By Art Holliday
ST. LOUIS (KSDK) - You may have seen them on reality TV. They're called house flippers; investors who buy a property, make some repairs, then sell quickly for profit.
House flipping is high risk, high reward. If beginners are willing to learn, there is money to be made by house flipping, especially in a real estate market that's heating up. But first you have to find the sweet spot.
Michael Malashock didn't set out to flip houses. His major at the University of Wisconsin was consumer affairs.
"Nothing related to what I'm doing at the moment," Malashock said, laughing.
At the moment he's in the investment property business with his father Larry.
"I got out of college and I didn't know what I really wanted to do. We were doing a lot of work at one of our houses which I helped out at, and I loved it. I saw the potential of the market right now. It was something fun and interesting and not a desk job for me," he said.
After renovating several rental properties, the Malashocks' first flip is an 1895 home in the Shaw neighborhood of St. Louis.
"We got it for pretty cheap and we saw how big it was and how much potential it had," said Michael Malashock.
Location, location, location, the famous quote about the three most important things about real estate, also applies to house flipping, said Larry Malashock.
"No matter how well you renovate a house if it's in the wrong neighborhood, the wrong area, you're not going to be able to flip it no matter what," said Larry Malashock.
Home flipping experts often talk about the importance of finding the sweet spot: the right purchase price, not overspending on renovations, and the right sale price; $34,000 was the purchase price for a rundown house that had to be gutted. The renovation estimate is around $160,000. The sale price hasn't been set, but comparable houses in the neighborhood go for $250,000 to $290,000. The Malashock's profit could be $75,000 and up.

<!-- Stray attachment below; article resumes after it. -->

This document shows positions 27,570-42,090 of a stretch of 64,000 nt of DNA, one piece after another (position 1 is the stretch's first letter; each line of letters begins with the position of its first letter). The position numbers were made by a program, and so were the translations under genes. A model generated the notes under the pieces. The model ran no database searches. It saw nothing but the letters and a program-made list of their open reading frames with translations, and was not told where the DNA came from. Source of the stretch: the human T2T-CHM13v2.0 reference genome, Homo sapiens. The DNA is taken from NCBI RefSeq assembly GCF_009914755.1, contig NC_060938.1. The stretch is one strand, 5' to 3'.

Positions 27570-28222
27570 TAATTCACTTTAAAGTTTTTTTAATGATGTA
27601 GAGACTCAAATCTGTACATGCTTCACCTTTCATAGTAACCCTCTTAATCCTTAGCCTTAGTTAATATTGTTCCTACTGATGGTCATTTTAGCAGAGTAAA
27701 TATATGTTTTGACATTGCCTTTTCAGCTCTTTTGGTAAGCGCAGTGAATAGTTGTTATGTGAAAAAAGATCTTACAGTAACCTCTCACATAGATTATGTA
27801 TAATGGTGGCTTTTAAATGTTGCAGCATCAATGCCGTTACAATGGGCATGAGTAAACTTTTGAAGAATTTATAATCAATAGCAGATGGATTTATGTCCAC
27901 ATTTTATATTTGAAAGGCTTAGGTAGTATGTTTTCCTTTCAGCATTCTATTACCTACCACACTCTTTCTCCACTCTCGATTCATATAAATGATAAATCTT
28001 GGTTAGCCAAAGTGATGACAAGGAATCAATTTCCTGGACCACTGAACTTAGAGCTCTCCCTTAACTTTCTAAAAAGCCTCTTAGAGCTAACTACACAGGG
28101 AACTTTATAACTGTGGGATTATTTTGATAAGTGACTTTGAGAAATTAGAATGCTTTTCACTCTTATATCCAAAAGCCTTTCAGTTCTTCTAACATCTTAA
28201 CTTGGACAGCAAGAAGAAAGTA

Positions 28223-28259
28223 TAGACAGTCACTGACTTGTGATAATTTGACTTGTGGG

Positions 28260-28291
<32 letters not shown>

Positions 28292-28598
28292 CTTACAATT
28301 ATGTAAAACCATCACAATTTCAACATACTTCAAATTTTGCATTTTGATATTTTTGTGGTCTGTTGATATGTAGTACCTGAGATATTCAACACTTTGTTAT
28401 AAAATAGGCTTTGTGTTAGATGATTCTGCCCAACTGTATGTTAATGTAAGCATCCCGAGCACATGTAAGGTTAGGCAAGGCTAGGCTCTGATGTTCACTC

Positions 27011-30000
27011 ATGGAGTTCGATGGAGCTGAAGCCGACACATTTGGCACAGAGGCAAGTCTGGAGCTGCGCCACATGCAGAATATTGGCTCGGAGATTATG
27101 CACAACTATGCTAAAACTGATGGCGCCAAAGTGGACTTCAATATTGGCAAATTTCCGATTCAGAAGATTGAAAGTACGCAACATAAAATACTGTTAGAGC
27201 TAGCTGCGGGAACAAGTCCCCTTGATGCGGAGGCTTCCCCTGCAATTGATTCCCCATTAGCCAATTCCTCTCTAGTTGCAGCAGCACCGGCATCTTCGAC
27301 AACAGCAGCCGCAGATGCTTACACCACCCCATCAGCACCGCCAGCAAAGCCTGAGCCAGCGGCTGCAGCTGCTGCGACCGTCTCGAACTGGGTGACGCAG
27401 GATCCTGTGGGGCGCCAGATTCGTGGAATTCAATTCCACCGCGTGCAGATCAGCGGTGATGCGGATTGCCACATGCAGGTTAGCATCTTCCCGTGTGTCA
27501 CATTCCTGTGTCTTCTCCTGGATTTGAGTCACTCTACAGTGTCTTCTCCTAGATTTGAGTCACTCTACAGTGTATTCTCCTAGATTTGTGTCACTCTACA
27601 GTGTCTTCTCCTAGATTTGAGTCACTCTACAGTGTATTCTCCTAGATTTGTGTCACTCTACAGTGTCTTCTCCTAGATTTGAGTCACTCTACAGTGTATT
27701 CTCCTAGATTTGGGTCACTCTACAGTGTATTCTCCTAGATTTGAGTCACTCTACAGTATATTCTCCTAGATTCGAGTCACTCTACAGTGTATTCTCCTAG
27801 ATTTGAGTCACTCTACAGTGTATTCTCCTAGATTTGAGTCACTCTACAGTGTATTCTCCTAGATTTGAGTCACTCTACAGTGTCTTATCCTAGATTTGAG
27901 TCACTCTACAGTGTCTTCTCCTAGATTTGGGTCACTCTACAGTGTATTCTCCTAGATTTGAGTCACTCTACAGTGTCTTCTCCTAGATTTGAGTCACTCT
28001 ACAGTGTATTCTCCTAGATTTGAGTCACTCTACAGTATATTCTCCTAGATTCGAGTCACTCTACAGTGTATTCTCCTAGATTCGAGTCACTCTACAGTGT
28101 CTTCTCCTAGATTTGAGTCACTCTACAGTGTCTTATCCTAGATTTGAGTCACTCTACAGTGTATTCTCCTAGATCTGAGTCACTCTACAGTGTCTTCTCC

"Right now, if we are staying on our budget, it will be a reasonable profit for a house like this in this neighborhood, especially," said Larry Malashock.
The Malashocks say people new to home flipping should set aside extra money for inevitable surprises and painful lessons. After a couple of copper thefts, they now immediately put alarm systems on the properties they buy. Profit margins can increase if home flippers are able to self finance instead of borrowing money to buy a property.
"Not having to pay mortgage payment every month so it allows us a little extra cushion on finding the right houses at the right price," said Larry Malashock. "If we were going to take out a bank loan and having to add in the mortgage and interest each month it would make a difference on the profit level."
Veteran real estate agent Terry Yuede advises to do your homework because home flipping isn't like reality TV.
"You can't go watch a couple of episodes of HGTV and think that you're ready to flip a house because there's a lot to it," said Yuede.
But if you find the sweet spot? Sweet.
"We're always looking to buy for the right price," said Michael Malashock.